Marion begins to formulate bylaw on marijuana dispensary placement
Potential recreational marijuana business in Marion would be best fit for a limited industrial zone under draft bylaw changes, according to Eileen Marum of the Planning Board.
Under a marijuana bylaw draft pieced together by Marum and reviewed by the town's legal counsel, sellers would be prohibited within 300 feet of residential areas and 500 feet of any school, child-care facility, or playground.
She mentioned Sippican Office Park, which currently houses Polaris and Lockheed Martin, as an example of a possible setting for a pot retailer.
“You’ve got a little wooded area,” Marum said about a limited industrial zone. “It’s not near homes, it’s not near a school, it’s kind of by itself so people can access it.”
Additionally, special permit requirements under the draft would outlaw marijuana vending machines and self-service displays. Marijuana vendors also couldn’t sell alcohol or tobacco products.
Consumers wouldn’t be able to smoke, burn, vape, or consume any marijuana products at shops. That proposed prohibition, Marum said, is an effort to prevent impaired driving.
“We don’t (want to) have any of what they call ‘marijuana cafes’ where you can go there and perhaps order food or a salad,” she said.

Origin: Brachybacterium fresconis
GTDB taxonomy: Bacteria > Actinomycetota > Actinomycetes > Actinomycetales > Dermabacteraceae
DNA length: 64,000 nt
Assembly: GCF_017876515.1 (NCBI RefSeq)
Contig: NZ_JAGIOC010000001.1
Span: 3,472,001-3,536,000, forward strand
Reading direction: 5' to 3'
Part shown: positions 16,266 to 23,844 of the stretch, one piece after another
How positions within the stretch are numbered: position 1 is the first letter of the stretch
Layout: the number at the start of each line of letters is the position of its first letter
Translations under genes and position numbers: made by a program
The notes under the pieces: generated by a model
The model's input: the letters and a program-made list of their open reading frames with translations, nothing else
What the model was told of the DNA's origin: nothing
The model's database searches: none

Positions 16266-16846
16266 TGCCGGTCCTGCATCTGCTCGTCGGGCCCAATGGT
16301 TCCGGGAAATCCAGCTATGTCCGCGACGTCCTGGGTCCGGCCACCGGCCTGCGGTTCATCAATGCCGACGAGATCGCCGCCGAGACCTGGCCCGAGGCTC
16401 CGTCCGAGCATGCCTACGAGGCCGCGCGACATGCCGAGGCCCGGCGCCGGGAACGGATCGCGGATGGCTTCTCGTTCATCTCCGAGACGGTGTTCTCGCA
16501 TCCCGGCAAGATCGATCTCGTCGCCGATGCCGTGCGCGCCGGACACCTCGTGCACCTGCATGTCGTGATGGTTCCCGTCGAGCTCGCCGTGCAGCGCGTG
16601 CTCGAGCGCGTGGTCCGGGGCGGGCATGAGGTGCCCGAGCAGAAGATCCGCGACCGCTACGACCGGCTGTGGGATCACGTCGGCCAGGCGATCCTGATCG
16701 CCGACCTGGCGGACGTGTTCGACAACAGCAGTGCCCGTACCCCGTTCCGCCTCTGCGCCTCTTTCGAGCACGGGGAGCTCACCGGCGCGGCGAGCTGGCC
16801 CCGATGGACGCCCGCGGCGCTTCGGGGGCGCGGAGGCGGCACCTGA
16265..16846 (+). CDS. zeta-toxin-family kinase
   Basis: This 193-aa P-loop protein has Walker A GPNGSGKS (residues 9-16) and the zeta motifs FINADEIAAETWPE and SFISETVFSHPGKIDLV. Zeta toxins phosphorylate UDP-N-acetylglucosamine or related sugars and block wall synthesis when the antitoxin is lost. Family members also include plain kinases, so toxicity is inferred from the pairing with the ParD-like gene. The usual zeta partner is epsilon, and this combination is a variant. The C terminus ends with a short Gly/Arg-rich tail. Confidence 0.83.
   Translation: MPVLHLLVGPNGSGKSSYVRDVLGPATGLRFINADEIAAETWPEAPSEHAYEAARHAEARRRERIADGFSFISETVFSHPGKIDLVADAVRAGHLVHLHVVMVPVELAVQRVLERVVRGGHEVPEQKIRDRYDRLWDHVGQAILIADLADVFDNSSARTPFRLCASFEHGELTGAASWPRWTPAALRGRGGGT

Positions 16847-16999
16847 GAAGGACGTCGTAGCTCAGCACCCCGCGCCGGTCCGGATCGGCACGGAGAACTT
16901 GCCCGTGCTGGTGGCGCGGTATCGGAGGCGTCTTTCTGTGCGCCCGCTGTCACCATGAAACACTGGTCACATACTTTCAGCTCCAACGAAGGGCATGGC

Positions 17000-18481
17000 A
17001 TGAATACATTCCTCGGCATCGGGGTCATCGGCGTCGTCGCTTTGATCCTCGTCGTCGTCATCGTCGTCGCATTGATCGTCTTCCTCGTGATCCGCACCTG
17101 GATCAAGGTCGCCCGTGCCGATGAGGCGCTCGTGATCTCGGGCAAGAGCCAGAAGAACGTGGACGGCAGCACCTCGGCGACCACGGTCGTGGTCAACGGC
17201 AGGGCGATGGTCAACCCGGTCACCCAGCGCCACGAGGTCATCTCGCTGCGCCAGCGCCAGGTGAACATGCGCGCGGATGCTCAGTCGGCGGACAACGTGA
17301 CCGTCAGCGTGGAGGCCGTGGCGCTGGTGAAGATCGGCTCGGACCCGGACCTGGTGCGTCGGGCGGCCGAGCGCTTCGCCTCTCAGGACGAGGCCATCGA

The Marion Board of Health is also coming up with a marijuana bylaw proposal, specific to its purview under state guidelines, Marum said.
Should it pass the Planning Board after review, Marum said she's confident that the marijuana bylaw will win approval at October Town Meeting.
Should the bylaw be approved by Town Meeting, it would go to Massachusetts Attorney General Maura Healey. The state Attorney General is expected to make a decision between Town Meeting and the time a town-imposed moratorium on all recreational marijuana sales expires at the end of the year.
For now, Marum has shared the draft with the Planning Board Bylaw Subcommittee and Master Plan Subcommittee. During a meeting on Wednesday, July 12, members of both subcommittees breezed through the matter, seeking time to look it over.
“People need to read it and think about it,” said Norm Hills, clerk for the Planning Board and a selectman.